Robotic surgery for cancer treatment: What patients should know
Kellie Bramlet Blackburn
For cancer patients who require surgery as part of their treatment, our doctors sometimes rely on robotic surgery to help remove hard to reach tumors, shorten surgery times or lessen side effects for patients. These tools first made their appearance in the late 1990s and are becoming more and more common in operating rooms.
Robotic surgery doesn’t mean that a robot is performing the operation. Instead, it refers to when surgeons direct the surgery using robotic tools. Robotic surgery systems use one or more robotic arms that surgeons control remotely and precisely using a nearby console. One robot arm has a laparoscope. Other arms hold tiny surgical instruments that can fit into an incision less than an inch long. The surgeon sits at a screen that provides 3-dimensional views of the tumor. A joystick similar to that for a video game precisely controls each robotic arm, which mimics the motions of the wrist and hand, providing dexterity.
Like many other surgical techniques, robotic surgery can offer some benefits for patients and surgeons alike, but it may not always be the best method. Here’s what patients should know about this treatment option.
Benefits of robotic surgery
The robotic device used in surgery are known for having greater dexterity and range of motion than humans have using traditional laparoscopic, or minimally invasive, surgery. This allows surgeons to operate on hard-to-reach parts of the body, and get closer looks at hard-to-see places. At MD Anderson, our doctors use robotic surgery for removing the prostate, part of the kidney, as well as removing tumors in the colon, lung and uterus.
Robotic devices are often used in minimally invasive surgeries. Just as the name implies, these surgeries rely on small incisions. This technique is usually associated with less pain, less blood loss, shorter hospital stays, and shorter recovery times.
Safety is top priority for robotic surgery
Sometimes, a surgery should be performed using traditional methods (also called “open surgery”), instead of robotically. Many factors play into what techniques are used during a surgery.
Some recent studies have shown that using robotic surgery might not be as safe or effective when it comes to removing tumors.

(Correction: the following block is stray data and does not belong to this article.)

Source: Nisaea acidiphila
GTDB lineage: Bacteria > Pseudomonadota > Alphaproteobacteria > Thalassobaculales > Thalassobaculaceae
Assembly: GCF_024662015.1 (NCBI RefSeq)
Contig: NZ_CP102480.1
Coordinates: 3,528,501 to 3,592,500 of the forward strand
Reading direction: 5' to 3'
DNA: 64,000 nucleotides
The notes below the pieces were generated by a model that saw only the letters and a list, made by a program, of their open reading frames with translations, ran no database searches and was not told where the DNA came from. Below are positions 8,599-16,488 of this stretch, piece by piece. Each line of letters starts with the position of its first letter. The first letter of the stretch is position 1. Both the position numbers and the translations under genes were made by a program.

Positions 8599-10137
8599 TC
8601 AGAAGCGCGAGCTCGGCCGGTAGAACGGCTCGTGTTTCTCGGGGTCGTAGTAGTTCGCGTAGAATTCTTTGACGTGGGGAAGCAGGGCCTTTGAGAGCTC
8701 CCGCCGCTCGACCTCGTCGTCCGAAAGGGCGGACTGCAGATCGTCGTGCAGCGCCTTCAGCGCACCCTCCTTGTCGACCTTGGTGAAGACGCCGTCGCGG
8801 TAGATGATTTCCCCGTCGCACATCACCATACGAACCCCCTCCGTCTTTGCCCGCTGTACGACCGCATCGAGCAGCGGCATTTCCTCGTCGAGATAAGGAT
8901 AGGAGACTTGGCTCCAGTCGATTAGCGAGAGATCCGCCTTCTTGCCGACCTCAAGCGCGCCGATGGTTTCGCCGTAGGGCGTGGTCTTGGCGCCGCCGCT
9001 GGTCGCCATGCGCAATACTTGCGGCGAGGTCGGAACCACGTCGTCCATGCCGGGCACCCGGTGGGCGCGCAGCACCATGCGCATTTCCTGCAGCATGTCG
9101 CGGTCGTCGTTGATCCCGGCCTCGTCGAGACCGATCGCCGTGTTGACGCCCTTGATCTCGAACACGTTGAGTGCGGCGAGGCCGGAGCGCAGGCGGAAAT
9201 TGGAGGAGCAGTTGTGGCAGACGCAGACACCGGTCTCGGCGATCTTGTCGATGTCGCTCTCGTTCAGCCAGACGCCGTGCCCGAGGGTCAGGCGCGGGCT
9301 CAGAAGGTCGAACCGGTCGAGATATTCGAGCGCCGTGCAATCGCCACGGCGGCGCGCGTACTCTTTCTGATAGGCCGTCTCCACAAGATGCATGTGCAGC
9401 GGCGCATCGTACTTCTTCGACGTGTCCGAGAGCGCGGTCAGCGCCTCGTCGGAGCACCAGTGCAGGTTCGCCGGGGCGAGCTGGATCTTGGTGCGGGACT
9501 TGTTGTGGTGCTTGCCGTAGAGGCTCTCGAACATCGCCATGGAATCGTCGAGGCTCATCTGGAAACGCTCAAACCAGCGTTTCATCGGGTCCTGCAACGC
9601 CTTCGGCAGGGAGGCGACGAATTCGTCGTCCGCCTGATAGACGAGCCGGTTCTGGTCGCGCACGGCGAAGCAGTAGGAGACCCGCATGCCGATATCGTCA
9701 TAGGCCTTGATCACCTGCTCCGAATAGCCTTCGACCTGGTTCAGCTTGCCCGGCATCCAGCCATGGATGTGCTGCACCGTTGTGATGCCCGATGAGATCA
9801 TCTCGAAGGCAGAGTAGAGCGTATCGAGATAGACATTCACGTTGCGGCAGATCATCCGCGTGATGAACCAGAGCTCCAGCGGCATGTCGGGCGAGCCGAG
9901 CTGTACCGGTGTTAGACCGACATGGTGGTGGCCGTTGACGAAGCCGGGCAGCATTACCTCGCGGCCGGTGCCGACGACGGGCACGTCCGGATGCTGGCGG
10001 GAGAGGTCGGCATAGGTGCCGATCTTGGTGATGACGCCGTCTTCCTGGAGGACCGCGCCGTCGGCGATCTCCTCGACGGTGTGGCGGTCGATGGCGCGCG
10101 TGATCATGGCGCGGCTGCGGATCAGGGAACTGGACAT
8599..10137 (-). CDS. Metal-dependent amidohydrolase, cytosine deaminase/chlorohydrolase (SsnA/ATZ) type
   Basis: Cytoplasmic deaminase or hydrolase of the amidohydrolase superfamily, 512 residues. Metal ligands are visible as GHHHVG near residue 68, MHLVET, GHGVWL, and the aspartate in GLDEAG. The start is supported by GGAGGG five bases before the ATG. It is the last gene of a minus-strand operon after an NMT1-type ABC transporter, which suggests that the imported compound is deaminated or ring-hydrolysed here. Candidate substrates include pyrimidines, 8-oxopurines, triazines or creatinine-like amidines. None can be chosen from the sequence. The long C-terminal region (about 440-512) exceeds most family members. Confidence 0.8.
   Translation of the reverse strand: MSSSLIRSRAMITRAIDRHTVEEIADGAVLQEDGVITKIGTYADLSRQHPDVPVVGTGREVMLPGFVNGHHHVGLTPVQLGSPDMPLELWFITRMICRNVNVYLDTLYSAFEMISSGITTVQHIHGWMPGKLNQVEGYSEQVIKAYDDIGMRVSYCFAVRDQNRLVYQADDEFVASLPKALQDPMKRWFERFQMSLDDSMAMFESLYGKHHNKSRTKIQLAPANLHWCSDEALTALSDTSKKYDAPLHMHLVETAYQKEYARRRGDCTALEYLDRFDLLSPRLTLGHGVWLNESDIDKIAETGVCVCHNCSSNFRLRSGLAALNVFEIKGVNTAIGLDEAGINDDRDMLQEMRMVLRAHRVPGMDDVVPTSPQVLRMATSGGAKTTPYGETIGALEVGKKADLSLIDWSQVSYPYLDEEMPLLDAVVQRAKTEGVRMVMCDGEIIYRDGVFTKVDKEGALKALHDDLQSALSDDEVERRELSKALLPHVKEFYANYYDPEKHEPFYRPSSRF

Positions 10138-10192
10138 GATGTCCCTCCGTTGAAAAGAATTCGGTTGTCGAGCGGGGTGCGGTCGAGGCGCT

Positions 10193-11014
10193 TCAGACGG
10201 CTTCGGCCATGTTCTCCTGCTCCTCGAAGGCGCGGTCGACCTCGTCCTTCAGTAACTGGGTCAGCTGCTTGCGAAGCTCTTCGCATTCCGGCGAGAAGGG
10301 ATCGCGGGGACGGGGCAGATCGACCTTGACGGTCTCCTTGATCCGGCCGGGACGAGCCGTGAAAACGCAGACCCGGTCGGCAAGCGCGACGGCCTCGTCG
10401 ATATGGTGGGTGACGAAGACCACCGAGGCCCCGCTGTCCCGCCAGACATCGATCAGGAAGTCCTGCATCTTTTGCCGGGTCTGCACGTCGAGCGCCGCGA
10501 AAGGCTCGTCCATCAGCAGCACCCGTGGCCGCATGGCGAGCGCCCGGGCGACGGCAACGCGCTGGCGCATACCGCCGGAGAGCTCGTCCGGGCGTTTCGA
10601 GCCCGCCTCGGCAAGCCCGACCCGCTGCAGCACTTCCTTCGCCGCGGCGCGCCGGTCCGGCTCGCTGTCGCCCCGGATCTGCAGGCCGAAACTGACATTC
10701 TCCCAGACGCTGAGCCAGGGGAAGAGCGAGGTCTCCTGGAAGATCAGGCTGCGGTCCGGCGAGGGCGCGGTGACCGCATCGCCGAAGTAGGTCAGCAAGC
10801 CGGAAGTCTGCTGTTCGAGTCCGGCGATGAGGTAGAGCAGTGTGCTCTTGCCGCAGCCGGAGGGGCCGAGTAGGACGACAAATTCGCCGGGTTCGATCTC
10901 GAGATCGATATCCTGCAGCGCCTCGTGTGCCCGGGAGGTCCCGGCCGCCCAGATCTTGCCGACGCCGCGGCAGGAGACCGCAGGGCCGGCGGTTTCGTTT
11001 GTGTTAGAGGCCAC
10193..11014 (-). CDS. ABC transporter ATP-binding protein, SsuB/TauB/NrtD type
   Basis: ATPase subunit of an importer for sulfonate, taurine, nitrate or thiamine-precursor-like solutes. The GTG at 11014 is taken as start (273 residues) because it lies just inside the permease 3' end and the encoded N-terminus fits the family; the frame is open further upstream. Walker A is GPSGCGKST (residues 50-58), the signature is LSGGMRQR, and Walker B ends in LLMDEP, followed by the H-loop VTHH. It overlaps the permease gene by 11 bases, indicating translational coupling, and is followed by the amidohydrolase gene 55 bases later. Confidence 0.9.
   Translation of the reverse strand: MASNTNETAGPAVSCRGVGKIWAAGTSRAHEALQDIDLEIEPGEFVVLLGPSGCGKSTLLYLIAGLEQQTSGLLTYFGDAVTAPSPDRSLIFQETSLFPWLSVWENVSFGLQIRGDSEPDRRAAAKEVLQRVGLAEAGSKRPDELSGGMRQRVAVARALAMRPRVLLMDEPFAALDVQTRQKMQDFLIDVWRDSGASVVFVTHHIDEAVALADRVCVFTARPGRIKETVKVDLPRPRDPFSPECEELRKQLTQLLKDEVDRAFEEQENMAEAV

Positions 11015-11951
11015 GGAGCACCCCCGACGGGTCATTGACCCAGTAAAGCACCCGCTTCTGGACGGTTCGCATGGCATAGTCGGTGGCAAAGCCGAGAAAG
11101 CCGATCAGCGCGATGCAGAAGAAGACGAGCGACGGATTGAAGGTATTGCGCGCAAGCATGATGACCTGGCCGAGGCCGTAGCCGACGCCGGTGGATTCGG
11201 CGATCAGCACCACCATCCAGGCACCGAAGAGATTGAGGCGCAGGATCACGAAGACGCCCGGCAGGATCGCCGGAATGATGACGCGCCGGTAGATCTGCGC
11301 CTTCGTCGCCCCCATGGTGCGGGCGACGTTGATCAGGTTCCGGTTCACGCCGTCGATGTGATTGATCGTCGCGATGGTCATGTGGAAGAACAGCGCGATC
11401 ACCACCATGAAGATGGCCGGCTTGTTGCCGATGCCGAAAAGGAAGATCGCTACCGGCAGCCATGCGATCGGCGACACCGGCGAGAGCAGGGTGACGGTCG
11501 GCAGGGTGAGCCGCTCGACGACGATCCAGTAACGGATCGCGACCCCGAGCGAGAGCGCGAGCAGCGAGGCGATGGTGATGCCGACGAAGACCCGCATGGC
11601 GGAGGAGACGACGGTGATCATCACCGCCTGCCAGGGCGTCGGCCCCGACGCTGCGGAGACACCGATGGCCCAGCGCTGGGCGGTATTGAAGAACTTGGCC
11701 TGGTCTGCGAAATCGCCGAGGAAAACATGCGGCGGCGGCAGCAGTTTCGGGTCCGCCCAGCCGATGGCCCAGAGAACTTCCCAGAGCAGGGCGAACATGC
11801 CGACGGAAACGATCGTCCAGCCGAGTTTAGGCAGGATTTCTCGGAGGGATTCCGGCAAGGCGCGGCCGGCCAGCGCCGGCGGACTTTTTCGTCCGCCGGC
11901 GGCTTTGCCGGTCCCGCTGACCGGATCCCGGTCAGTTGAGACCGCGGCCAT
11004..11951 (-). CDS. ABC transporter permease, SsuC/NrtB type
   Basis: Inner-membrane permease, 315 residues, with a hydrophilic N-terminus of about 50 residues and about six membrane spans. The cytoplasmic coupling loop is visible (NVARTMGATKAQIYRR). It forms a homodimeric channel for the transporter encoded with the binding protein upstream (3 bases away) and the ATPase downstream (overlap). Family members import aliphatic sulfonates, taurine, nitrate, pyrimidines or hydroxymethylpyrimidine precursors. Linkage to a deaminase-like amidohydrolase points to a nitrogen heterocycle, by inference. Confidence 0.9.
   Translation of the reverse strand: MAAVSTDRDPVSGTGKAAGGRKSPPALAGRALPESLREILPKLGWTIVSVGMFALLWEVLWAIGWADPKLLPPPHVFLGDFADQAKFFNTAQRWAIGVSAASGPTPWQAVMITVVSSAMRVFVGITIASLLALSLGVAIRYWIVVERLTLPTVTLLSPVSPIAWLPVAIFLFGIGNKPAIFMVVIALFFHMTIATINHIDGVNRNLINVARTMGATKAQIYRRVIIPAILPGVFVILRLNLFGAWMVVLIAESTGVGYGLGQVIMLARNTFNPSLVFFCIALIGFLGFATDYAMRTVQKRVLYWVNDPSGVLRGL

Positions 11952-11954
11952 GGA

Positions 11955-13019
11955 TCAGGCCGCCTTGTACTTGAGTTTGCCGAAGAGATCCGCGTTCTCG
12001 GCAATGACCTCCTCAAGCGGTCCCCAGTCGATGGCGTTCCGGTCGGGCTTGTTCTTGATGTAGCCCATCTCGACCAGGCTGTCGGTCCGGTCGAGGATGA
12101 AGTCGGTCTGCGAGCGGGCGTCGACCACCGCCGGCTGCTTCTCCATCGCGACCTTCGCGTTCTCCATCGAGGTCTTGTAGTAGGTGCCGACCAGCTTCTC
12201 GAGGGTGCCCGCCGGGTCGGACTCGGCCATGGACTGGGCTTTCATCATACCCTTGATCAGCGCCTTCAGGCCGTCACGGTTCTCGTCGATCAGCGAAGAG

“These studies can be helpful, but they also might not hold true across different cancer types or even different hospitals,” Davis says.
He adds that the success of robotic surgery depends on several factors, including the type of cancer, where on the body the surgery will be performed, prior surgery the patient has had, and the surgeon’s preference and experience.
At MD Anderson, our surgeons have performed more than 7,000 robotic surgeries over the last 10 years. To ensure our patients receive the best robotic surgery possible, our surgeons receive extensive robotic surgery training and can’t perform these surgeries without training and approval to use robotic tools. MD Anderson established the MINTOS -- Minimally Invasive New Technology in Oncology Surgery program -- 11 years ago. And in 2017, MD Anderson implemented a robotics curriculum for both fellows and faculty so they can strengthen their experience and expertise.
Choose the right surgeon and ask questions
If you are thinking about undergoing a robotic surgery, take these steps first.
Pick the right surgeon. Make sure that your doctor is experienced and has extensive experience in the type of procedure you are going to have.
Ask questions about side effects you should expect. This will help you set realistic expectations following the surgery.
If you’re concerned about a robotic surgery, or surgery in general, share those concerns with your surgeon. Your doctor may be able to provide you with information specific to your cancer type or case that could calm your fears and even show why this surgery is your best choice.
The latest in cancer surgery changes fast and frequently, so make sure you have all the information you need to make the right decision for you.